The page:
Researchers discover universal molecular 'flag' that highlights critical genes

August 1, 2014 by Bruce Goldman

After probing more than 200 genetic data sets, researchers at the Stanford University School of Medicine have identified a molecular flag that labels genes critical to a cell's function.

The flag appears to exist universally—in cells ranging from worms to humans—and can be used to help decipher the function of unfamiliar cells, said Anne Brunet, PhD, associate professor of genetics and senior author of the study. For example, by examining a cell's collection of flagged genes, researchers can classify a cell as a muscle, skin or other type of cell.

"This is the new era of using available data to make really new hypotheses and new discoveries," Brunet said. "This paper exemplifies why it's nice to be at Stanford where we're embracing big data."

The study was published in the July 31 issue of Cell.

This identifying flag is a long molecule, abbreviated as H3K4me3, that attaches to the proteins associated with DNA called histones. Other researchers had spotted this flag, but no one had probed its prevalence or significance. It generally marks about 1,000 genes in each cell, but the genes flagged vary among types of cells, Brunet said.

The molecule does not cue the cells to make more of the proteins encoded by the genes it marks. Instead, Brunet said, she believes it regulates how frequently the DNA is transcribed, ensuring that the critical proteins are produced methodically, like clockwork, rather than in spurts of rapid transcription followed by transcription-free gaps.

Uncharted territory

"I think the notion of transcriptional consistency is new, and it's very important," Brunet said. "This is completely uncharted territory."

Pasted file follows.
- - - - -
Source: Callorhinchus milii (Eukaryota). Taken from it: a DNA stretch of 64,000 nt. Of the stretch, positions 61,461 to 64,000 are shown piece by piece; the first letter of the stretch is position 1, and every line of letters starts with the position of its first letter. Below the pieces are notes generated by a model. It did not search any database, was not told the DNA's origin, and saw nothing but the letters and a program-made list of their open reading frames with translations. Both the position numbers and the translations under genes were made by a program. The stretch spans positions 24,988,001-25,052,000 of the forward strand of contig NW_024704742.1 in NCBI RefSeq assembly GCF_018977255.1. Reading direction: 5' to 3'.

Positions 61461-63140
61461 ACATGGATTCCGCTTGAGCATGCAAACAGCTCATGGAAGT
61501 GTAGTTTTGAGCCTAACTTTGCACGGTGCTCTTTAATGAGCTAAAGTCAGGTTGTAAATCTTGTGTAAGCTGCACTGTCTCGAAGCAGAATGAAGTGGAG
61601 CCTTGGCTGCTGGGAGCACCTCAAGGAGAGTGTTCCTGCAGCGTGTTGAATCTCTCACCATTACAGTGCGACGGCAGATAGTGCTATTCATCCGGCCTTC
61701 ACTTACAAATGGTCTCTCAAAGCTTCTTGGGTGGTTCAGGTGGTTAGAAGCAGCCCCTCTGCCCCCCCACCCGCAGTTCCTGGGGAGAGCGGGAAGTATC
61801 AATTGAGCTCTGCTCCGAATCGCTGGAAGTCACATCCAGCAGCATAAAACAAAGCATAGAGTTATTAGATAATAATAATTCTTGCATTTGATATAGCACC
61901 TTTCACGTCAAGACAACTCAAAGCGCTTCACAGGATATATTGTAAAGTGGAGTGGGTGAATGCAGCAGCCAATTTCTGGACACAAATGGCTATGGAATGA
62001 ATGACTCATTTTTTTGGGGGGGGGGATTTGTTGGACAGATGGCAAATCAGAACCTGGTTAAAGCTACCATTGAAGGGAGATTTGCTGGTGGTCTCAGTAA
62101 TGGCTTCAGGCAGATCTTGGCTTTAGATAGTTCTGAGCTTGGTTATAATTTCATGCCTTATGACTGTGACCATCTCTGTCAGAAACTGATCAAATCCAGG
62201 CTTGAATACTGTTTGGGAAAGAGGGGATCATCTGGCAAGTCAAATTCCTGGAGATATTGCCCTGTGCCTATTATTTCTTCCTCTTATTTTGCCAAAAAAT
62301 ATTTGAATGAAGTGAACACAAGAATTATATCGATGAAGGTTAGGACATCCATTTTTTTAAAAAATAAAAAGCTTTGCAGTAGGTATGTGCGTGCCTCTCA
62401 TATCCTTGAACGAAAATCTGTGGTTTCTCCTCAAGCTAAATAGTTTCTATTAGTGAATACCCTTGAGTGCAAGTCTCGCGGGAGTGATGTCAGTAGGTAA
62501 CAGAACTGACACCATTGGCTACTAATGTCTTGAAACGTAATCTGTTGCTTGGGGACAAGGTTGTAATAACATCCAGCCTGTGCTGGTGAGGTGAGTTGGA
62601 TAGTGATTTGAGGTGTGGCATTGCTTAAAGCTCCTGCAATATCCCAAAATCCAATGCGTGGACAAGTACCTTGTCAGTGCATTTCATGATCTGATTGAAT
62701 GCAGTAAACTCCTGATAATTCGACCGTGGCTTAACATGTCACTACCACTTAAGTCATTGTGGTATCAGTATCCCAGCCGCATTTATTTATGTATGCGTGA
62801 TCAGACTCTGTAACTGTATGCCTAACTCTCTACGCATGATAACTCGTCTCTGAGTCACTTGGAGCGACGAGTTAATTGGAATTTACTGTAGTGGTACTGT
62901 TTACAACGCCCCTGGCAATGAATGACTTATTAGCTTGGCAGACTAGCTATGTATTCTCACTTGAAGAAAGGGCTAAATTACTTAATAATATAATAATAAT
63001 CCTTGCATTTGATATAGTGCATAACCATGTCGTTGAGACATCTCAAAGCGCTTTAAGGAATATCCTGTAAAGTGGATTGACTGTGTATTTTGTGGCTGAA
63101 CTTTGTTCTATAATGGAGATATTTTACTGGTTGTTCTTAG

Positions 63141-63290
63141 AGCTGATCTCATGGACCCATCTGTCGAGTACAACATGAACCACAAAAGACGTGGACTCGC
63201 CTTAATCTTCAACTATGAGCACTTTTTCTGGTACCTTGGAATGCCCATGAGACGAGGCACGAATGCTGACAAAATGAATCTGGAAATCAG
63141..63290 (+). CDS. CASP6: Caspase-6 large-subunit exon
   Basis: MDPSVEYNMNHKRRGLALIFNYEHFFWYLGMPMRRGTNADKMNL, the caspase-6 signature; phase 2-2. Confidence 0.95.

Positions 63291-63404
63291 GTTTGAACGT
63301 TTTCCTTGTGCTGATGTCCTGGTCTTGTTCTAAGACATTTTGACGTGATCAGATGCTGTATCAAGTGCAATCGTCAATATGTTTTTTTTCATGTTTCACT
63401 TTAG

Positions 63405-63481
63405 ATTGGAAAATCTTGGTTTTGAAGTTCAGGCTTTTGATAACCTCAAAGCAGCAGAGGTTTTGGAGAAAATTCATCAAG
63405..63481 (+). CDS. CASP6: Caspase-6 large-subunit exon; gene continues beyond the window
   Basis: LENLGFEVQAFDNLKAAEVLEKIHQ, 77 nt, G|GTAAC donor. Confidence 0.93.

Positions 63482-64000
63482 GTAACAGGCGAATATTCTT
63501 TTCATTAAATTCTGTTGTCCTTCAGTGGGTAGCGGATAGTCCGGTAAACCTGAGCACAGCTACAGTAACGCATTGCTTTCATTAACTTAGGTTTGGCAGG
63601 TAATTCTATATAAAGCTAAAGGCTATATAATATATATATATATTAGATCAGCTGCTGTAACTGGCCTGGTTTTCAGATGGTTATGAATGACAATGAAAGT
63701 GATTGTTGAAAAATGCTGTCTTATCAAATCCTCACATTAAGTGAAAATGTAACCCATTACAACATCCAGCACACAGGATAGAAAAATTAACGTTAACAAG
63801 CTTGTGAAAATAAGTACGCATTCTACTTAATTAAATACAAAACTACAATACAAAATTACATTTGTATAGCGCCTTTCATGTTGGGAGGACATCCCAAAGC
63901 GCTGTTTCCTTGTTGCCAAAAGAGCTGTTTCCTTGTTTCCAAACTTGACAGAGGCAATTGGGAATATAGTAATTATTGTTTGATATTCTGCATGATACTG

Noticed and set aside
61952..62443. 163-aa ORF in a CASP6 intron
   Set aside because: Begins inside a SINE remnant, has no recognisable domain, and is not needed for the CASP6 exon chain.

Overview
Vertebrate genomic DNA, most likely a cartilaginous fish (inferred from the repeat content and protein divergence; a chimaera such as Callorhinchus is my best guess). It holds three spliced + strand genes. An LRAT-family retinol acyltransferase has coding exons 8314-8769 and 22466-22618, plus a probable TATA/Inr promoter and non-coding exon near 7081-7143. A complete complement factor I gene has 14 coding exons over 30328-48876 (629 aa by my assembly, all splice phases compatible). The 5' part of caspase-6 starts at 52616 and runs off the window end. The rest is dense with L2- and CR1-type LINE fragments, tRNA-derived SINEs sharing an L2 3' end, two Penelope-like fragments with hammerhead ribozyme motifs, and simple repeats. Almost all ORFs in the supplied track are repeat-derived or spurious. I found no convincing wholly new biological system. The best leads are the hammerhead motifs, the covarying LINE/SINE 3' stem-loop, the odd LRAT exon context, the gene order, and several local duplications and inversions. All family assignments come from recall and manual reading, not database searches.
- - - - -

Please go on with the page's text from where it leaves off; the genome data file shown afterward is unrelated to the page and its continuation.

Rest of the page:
Brunet and her team searched computerized data sets for the flag and genes associated with it in a variety of cell types and species and built a new database available for other researchers— bddb.stanford.edu —to examine the flag's association with genes in a variety of cells.

The researchers also mapped the flagged genes in mouse neural stem cells, the regenerative cells of the adult brain. The flag identified previously recognized genes that were critical, but it also marked several less well-understood genes, Brunet said. Researchers could also work backwards, using the flagged genes with known functions to figure out the cell type.

Uncharted territory

"I think the notion of transcriptional consistency is new, and it's very important," Brunet said. "This is completely uncharted territory."

Brunet and her team searched computerized data sets for the flag and genes associated with it in a variety of and species and built a new database available for other researchers—http://bddb.stanford.edu—to examine the flag's association with genes in a variety of cells.

The researchers also mapped the flagged genes in mouse , the regenerative of the . The flag identified previously recognized genes that were critical, but it also marked several less well-understood genes, Brunet said. Researchers could also work backwards, using the flagged with known functions to figure out the cell type.

The lead authors of the study are postdoctoral scholar Bérénice Benayoun, PhD; graduate student Elizabeth Pollina; and Duygu Ucar, PhD, a former postdoctoral scholar who is now an assistant professor at The Jackson Laboratory for Genomic Medicine in Connecticut.

In the future, Brunet said, her team plans to examine the molecular 's role in maintaining a cell's identity when faced by environmental changes, as well as its role in aging.

Explore further: Study shows neural stem cells in mice affected by gene associated with longevity

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